Joris van Gastel

Distributed Hands Cartari in Bernini’s Shadow : Portraits and Bozze tti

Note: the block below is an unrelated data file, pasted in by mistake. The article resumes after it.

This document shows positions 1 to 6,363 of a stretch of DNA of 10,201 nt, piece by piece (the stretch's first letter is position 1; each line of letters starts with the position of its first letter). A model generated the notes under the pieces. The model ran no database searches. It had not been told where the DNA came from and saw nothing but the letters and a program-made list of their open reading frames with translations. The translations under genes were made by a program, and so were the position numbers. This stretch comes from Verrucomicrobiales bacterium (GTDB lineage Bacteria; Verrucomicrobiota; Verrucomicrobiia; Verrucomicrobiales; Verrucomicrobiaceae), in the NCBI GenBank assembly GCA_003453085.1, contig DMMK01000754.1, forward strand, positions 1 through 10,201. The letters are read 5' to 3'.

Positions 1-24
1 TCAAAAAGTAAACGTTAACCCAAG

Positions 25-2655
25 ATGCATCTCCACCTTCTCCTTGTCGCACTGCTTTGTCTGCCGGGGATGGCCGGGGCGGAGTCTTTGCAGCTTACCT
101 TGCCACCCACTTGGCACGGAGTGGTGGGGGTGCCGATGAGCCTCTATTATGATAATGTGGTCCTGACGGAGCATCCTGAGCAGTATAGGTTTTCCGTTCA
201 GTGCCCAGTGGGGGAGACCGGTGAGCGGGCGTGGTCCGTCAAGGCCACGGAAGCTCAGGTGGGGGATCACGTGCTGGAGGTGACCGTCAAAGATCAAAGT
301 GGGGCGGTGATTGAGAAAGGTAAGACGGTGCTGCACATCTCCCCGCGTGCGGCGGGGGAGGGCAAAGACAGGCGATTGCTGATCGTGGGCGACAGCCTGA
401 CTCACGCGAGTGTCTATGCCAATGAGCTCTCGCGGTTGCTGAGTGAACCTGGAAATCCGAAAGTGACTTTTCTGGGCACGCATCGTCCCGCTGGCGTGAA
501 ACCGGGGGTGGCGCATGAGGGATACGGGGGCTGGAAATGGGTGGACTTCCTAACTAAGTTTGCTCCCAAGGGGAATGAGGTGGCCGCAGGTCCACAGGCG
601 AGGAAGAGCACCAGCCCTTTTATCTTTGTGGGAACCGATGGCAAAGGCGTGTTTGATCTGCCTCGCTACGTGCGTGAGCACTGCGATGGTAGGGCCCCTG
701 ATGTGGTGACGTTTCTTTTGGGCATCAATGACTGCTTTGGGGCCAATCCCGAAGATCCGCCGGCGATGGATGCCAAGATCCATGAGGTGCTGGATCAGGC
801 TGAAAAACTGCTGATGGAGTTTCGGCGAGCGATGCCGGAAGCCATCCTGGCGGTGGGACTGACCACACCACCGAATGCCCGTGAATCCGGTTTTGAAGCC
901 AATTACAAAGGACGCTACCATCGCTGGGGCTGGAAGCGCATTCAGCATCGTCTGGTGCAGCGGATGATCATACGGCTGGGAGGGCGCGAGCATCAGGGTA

In the fifteenth chapter of his popular Ricreazionde del savio of 1659, the Ferrarese letterato Danielo Bartoli gives extensive praise of the human hand. The hand, tool of tools, as Aristotle would have it, is ‘as a craftsman’ to the mind, bringing into executing what later thinks up. Yet, between mind, hand, and tool, so suggests Bartoli, a slippage may occur…the hand [is] first among the instruments; or better still, [it is] not just the one [instrument], […] but as many as it, for every which art, shapes and employs, becoming one with them, as it imbues them with that motion from which they have, together with [the hand], almost a soul and intellect… If only hesitantly, Bartoli recognizes how the hand, and in its extension, the tool—his list runs from hammer to chisel to brush to plectrum—may gain a life of their own. The artistic mind is extended into the hand and the tools it employs. But we need not stop here. Indeed, looking at seventeenth-century art literature, the hand often appears to gain a life beyond the artist’s own body. In Baldinucci’s Vita of the sculptor Ercole Ferrata, for example, we read that the sculptor ‘with the assistance of Bernini himself made by his own hand the models for the two putti that carry the keys on that chair [of the Cathedra Petri].’ And if we may already wonder what ‘by his own hand’ means here, when Bernini’s assistance was involved, it is all the more surprising that, when Baldinucci discusses the Cathedra Petri in his biography of Bernini, he claims that it was Bernini who ‘made the models in clay all by his own hand…’ Rather than discrediting such sources as the result of confusion or ignorance, this paper will argue that such a displacement of hands may be deemed indicative of a practice in which the sculptor’s hand is distributed over various actors. Looking at some of the later works of the sculptor Gian Lorenzo Bernini (1598-1680) and the role of his favourite assistant Giulio Cartari (ca. 1641 - 1699) in making these works, this paper will discuss the ways in which an artist such as Bernini aimed to extend his mind into the hands of his workshop assistants, focussing in particular on the role of sketches in clay, or bozzetti. At the centre of the discussion will be the splendid portrait of Bernini kept at the Hermitage State Museum in St. Petersburg, long considered to be a self portrait, but recently attributed to Cartari. This portrait, so it will be argued, not only gives us a likeness of the sitter, but embodies a practice in which artistic identity is mediated both through portraiture and through the hand.